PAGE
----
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Memory loss and dementia: at work

People who experience memory loss or dementia early in life may initially think it will be difficult to keep up with their careers. But as a result of the Equality Act 2010, this doesn’t have to be the case. Dementia does not immediately mean the end of professional life; however, it does mean employers must be prepared to provide suitable accommodations to support this major life adjustment.

Looking for work

In the UK, Jobcentre Plus is the main provider of support for disabled people looking for work. Within each Jobcentre is a Disability Employment Adviser (DEA), who can help you;

  • Find a job;
  • Find job-related training;
  • Find disability friendly employers; and
  • Refer you to a work psychologist, if appropriate.

Work Choice

Your DEA can also advise you on programmes to help you get into work, which include Work Choice—a government supported employment programme built specifically to help you find a job, and offers support when you start work. It includes:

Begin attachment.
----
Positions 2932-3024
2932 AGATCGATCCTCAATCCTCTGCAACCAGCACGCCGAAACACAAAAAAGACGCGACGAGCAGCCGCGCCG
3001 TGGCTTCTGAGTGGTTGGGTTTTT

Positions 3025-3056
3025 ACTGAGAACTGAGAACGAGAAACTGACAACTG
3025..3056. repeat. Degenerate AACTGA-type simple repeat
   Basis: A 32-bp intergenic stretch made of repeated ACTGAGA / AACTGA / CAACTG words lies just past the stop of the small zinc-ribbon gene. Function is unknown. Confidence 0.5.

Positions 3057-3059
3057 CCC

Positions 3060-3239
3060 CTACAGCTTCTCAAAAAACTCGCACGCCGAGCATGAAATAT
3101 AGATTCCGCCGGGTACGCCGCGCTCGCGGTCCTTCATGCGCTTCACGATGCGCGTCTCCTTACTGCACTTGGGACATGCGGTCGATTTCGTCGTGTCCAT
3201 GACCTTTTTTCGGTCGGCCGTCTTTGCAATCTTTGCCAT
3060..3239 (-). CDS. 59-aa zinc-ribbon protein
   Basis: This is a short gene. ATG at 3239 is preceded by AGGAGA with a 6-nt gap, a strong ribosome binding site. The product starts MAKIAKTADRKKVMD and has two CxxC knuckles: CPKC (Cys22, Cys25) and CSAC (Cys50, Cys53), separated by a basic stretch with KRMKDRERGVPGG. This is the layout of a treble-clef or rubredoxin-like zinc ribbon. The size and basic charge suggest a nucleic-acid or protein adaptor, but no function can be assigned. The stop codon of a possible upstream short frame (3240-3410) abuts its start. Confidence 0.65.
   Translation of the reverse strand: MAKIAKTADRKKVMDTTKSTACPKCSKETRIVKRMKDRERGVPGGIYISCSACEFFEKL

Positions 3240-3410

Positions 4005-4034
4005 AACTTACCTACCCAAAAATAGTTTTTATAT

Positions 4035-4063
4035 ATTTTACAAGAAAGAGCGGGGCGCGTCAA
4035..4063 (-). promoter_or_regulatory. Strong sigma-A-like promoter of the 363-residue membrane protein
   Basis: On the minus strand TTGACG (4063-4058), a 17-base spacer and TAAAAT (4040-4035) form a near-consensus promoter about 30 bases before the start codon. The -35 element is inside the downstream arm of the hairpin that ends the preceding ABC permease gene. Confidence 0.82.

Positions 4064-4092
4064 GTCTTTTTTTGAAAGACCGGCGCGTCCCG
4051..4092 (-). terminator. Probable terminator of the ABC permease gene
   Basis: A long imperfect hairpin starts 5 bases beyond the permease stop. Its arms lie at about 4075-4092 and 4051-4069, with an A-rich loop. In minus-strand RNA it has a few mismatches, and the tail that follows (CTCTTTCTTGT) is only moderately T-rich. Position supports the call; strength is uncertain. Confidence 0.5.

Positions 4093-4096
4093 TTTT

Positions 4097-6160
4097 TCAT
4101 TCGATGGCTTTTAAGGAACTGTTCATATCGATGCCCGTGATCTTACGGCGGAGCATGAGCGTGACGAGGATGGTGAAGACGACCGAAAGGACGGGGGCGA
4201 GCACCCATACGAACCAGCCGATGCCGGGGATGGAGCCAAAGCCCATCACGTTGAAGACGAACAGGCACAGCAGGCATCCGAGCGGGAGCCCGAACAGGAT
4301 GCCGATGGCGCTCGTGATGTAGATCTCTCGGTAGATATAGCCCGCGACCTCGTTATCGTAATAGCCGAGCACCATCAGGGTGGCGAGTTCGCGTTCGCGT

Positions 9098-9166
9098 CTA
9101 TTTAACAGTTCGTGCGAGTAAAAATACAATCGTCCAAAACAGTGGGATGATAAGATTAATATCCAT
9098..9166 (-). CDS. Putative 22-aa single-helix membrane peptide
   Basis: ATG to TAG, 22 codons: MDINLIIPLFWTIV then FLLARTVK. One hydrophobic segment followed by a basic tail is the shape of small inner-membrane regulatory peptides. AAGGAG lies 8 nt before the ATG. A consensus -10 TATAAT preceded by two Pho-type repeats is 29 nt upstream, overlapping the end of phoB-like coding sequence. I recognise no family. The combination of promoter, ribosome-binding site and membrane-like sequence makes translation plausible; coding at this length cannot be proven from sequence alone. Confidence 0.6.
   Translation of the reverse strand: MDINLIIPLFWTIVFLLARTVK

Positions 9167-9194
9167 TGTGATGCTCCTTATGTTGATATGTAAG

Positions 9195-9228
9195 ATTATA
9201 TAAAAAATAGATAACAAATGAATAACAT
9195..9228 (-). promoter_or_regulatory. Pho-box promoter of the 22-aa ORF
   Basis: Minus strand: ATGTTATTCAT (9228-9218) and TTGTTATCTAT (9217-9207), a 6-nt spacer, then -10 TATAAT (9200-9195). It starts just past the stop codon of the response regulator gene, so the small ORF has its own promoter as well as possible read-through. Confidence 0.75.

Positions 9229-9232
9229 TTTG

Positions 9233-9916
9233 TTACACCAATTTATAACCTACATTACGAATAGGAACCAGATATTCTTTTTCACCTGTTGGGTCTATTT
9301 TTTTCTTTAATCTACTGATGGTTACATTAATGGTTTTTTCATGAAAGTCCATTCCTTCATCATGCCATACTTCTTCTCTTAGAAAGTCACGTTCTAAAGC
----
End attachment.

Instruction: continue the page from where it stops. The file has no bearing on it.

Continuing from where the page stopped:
• Training and help in developing your skills;
  • Support in building your confidence; and
  • Interview coaching.

The level of assistance provided depends on what you need and varies from person to person; find out more about the details associated with assistance from the Work Choice section of the GOV.UK website.

Specialist Employability Support

Specialist Employability Support provides mentoring and training to disabled people who do not qualify for other government schemes like Work Choice. To receive Specialist Employability Support, you must have a disability or health condition, be unemployed and of working age.

Depending on your needs, two types of support are available:

  • Short-term support and training which typically lasts for around three months; and
  • Long-term help usually lasting for 12 months.

You are allowed to choose the organisation that supports you, whether it is your local Jobcentre Plus or a specialist disability employment agency.  

Check out the Specialist Employability Support section of GOV.UK to find out more about the scheme.